Neutrophil-to-lymphocyte ratio and mesenteric ischemia: can it predict the etiology of mesenteric ischemic at computed tomography?
To assess the usefulness of the neutrophil-to-lymphocyte ratio (NLR) as a predictive factor of acute mesenteric ischemia (AMI) in patients presenting at the emergency department (ED) with acute abdominal pain.
This is a retrospective case-control study of patients older than 16 years admitted to the ED with acute abdominal pain with CT and histologic confirmation. The study group corresponded to patients with abdominal CT with radiological signs of AMI. The control group corresponded to patients with non-AMI findings in abdominal CT. Association measurements of NLR with radiological signs were compared with a paired-sample t test, and multivariate regression performed to analyze potential correlations. To assess the diagnosis capacity of NLR, ROC curves were calculated.
A total of 61 patients were included (32 cases and 29 controls). The cases of AMI showed higher mortality (43.8% vs 6.9%, p < 0.01) and higher NLR on the limit of statistical significance (13.8 vs 8.7, p = 0.053). Patients with AMI due to occlusion of the superior mesenteric artery (SMA) showed a higher NLR (8.3 vs 22.3, p < 0.001). The area under the curve (AUC) of the NLR for AMI due to occlusion of the SMA was 0.88 (95% CI 0.7–1.0, p = 0.001). No patient with NLR < 5 presented AMI due to occlusion of the SMA. An NLR of 12.8 showed a sensitivity of 92% and a specificity of 74% for AMI due to occlusion of SMA.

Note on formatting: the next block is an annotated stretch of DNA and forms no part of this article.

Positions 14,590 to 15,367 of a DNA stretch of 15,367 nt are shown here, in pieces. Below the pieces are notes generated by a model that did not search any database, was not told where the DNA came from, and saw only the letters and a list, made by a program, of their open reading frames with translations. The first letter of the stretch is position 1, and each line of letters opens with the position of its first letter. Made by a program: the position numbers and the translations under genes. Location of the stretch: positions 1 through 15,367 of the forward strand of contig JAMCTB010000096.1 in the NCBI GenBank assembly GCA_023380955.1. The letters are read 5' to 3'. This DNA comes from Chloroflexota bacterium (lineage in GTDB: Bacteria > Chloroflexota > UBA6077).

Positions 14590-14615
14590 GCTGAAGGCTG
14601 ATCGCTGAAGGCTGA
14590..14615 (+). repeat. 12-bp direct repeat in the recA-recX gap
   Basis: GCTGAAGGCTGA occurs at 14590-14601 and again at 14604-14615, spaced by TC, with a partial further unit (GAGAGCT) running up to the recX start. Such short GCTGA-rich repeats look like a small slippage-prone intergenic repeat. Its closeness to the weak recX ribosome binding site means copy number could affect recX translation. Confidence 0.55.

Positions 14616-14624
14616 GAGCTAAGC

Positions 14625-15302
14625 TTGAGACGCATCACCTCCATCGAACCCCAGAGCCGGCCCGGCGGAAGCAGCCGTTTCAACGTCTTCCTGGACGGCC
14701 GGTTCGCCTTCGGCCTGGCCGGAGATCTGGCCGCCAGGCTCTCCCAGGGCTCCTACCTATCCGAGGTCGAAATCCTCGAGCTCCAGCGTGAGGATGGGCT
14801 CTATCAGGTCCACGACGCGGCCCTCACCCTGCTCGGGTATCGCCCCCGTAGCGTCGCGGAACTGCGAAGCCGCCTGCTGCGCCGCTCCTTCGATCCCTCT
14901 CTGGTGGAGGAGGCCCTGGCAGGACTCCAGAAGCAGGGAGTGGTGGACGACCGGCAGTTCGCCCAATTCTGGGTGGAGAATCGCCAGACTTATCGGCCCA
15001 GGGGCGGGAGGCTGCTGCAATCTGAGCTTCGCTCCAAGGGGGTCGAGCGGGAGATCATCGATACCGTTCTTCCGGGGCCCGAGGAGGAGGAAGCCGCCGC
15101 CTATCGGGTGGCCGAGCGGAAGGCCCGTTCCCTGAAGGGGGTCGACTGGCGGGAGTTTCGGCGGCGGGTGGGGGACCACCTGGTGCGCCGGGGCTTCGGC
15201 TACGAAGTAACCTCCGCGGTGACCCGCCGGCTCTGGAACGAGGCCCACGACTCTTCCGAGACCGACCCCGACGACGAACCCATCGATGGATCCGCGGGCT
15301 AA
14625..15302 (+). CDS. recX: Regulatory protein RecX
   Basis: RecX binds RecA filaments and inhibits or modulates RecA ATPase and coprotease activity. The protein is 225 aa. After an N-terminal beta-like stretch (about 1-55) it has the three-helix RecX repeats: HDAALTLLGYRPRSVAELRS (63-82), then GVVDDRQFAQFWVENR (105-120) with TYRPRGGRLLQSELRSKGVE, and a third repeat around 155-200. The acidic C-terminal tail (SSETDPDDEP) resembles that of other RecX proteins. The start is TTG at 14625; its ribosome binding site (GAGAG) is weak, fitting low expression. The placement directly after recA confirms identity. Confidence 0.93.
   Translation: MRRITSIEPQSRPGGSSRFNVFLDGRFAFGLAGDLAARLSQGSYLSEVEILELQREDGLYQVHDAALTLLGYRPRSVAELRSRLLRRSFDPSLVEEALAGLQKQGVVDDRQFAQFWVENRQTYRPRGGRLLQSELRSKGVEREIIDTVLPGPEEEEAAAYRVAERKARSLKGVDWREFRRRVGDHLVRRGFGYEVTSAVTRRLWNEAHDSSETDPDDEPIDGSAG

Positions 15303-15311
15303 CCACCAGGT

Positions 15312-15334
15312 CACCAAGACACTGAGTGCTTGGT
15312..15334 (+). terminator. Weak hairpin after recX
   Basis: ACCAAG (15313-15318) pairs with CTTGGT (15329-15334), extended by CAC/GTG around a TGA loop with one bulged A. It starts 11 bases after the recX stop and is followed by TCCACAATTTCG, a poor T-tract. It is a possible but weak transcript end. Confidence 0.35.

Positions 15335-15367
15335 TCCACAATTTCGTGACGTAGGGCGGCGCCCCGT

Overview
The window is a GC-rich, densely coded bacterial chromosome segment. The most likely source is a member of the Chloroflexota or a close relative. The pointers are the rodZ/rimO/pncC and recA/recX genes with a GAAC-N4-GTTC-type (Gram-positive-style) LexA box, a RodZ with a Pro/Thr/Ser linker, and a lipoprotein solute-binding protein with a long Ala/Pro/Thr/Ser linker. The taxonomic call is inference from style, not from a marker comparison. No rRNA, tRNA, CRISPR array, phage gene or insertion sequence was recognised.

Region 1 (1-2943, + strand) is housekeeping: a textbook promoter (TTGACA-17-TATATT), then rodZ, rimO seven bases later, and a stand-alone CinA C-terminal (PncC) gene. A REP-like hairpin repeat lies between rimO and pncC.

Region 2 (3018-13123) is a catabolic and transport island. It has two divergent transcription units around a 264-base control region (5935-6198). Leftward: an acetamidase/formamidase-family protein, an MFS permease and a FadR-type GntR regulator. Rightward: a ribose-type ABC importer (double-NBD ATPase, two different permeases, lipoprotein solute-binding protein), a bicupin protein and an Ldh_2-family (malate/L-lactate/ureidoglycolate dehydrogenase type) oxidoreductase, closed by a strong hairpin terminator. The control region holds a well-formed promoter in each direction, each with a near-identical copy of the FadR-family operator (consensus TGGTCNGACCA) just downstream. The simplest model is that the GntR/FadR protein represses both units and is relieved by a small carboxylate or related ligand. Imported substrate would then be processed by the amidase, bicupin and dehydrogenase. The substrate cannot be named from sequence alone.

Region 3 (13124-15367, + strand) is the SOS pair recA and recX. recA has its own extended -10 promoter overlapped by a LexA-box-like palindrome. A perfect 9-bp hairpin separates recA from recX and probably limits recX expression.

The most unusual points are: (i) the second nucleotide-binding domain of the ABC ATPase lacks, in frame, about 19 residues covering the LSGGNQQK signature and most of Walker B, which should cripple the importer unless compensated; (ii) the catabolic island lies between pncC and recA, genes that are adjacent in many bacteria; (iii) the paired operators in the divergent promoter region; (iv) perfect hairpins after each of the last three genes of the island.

The NLR is a useful parameter of AMI of arterial origin due to occlusion of the SMA; it can help the clinician to raise suspicion of this diagnosis and the interpreting radiologist in the acquisition protocol for the CT study and would alert for an early surgical treatment.
KeywordsNeutrophil-to-lymphocyte ratio (NLR) Acute mesenteric ischemia (AMI) Acute abdominal pain Emergency department (ED)
We gratefully thank the staff from the Emergency Department of Hospital La Paz for their invaluable support.
All authors have contributed to this work. All authors read and approved the final manuscript.
MAPAC—This study is part of a multicenter project on the adequacy of tests with ionizing radiation in the emergency department (projects P13/00896, P13/01183, P16/00296, PI16/01786, P16/01828, P16/00558) that has received funding from the Carlos III Health Institute (State Plan for R + D + i 2013–2016). It has also received partial funding from the CIBER of Epidemiology and Public Health (CIBERESP) and has been cofinanced by the European Regional Development Fund “A way of making Europe,” FEDER.
Compliance with ethical standards
Conflict of interest
The authors declare that they have no conflict of interest.
We certify that this research was conducted in conformity with ethical principles of our institution. This work, figures and tables, have not been previously published and reproduced from another source
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